Here you will find daily news and tutorials about R, contributed by over 750 bloggers.
There are many ways to follow us - By e-mail:On Facebook: If you are an R blogger yourself you are invited to add your own R content feed to this site (Non-English R bloggers should add themselves- here)

A few years ago, I went to listen to Roger Nelsen who was giving a talk about copulas with fractal support. Roger is amazing when he gives a talk (I am also a huge fan of his books, and articles), and I really wanted to play with that concept (that he did publish later on, with Gregory Fredricks and José Antonio Rodriguez-Lallena). I did mention that idea in a paper, writen with Alessandro Juri, just to mention some cases where deriving fixed point theorems is not that simple (since the limit may not exist).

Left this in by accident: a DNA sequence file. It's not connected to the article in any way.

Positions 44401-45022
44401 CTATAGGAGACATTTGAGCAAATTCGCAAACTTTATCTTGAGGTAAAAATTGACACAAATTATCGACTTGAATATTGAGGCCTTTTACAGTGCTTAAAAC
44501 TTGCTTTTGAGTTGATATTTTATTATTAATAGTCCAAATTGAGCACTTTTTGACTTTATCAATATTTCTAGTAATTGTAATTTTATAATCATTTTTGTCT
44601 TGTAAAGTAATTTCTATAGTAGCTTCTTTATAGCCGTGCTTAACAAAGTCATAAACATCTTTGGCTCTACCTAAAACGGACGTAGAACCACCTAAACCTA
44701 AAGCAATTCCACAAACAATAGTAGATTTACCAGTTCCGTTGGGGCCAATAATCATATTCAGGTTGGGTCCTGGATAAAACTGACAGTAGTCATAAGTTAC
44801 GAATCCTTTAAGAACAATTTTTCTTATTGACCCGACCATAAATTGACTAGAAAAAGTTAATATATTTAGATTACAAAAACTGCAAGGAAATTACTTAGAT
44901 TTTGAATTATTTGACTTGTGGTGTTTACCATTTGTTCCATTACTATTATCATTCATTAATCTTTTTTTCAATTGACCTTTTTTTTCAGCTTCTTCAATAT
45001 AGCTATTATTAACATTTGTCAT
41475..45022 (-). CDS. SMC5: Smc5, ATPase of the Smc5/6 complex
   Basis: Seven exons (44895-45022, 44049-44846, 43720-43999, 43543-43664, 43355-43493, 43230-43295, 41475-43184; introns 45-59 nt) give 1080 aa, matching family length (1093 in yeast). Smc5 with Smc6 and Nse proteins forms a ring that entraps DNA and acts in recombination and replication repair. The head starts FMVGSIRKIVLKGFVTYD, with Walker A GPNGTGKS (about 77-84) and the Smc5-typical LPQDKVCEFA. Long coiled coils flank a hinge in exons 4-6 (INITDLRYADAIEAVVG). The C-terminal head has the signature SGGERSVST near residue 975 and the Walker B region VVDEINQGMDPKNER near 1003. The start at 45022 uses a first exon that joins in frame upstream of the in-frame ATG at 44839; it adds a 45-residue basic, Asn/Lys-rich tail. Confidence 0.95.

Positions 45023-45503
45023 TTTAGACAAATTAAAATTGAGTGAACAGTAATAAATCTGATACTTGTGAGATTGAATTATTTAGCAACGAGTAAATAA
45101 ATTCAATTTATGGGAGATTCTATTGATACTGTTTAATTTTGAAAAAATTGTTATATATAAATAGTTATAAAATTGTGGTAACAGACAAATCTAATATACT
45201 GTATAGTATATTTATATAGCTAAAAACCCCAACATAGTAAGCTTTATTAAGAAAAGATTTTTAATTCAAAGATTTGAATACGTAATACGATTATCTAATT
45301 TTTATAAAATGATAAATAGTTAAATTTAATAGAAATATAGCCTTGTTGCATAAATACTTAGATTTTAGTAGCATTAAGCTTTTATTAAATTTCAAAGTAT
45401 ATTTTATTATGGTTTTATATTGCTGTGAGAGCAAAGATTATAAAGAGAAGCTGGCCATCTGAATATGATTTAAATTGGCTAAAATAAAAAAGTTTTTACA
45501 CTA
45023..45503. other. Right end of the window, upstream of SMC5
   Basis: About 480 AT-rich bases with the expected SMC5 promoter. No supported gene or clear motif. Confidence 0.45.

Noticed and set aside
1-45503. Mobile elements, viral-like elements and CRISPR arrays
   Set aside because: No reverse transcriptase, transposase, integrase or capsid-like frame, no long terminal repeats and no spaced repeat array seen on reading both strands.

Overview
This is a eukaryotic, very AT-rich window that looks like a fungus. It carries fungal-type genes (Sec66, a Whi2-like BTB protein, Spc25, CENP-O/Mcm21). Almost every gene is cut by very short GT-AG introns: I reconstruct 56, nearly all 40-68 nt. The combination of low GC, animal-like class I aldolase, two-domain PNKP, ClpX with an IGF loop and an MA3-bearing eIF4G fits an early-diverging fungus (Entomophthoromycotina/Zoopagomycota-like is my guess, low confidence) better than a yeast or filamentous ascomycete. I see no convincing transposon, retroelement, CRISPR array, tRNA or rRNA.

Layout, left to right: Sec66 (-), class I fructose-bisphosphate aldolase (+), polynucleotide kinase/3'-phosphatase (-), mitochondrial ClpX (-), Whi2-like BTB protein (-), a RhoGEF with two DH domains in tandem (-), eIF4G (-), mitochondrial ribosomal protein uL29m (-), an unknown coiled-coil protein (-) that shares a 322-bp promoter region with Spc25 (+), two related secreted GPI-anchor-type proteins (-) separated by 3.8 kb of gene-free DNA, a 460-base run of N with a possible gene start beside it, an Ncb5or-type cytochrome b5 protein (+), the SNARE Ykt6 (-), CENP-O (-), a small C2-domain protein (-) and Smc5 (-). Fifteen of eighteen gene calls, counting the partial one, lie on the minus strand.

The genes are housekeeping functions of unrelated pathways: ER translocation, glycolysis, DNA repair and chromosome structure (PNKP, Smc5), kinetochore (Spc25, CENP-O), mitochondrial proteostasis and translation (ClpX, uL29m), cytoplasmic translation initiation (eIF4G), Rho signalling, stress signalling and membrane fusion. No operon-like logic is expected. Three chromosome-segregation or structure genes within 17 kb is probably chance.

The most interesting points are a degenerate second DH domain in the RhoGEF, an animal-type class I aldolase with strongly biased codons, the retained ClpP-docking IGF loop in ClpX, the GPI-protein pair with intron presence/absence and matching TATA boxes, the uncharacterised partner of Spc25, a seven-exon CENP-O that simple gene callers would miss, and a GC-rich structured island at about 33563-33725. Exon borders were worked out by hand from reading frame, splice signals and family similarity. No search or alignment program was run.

The idea in the initial article was to start with something quite simple, a the so-called transformation matrix, e.g.

Here, in all areas with mass, we spread it uniformly (say), i.e. the support of is the one below, i.e. th of the mass is located in each corner, and is in the center. So if we spread the mass to have a copula (with uniform margin,)we have to consider squares on intervals , and ,

Then the idea, then, is to consider , where is the tensor product (also called Kronecker product) of with itself. Here, the support of is

Then, consider , where is the tensor product of with itself, three times. And the support of is

Etc. Here, it is computationally extremely simple to do it, using this Kronecker product. Recall that if , then

So, we need a transformation matrix: consider the following matrix,

> k=4> M=matrix(c(1,0,0,1,+0,1,1,0,+0,1,1,0,+1,0,0,1),k,k)> M
[,1][,2][,3][,4][1,]1001[2,]0110[3,]0110[4,]1001

Once we have it, we just consider the Kronecker product of this matrix with itself, which yields a matrix,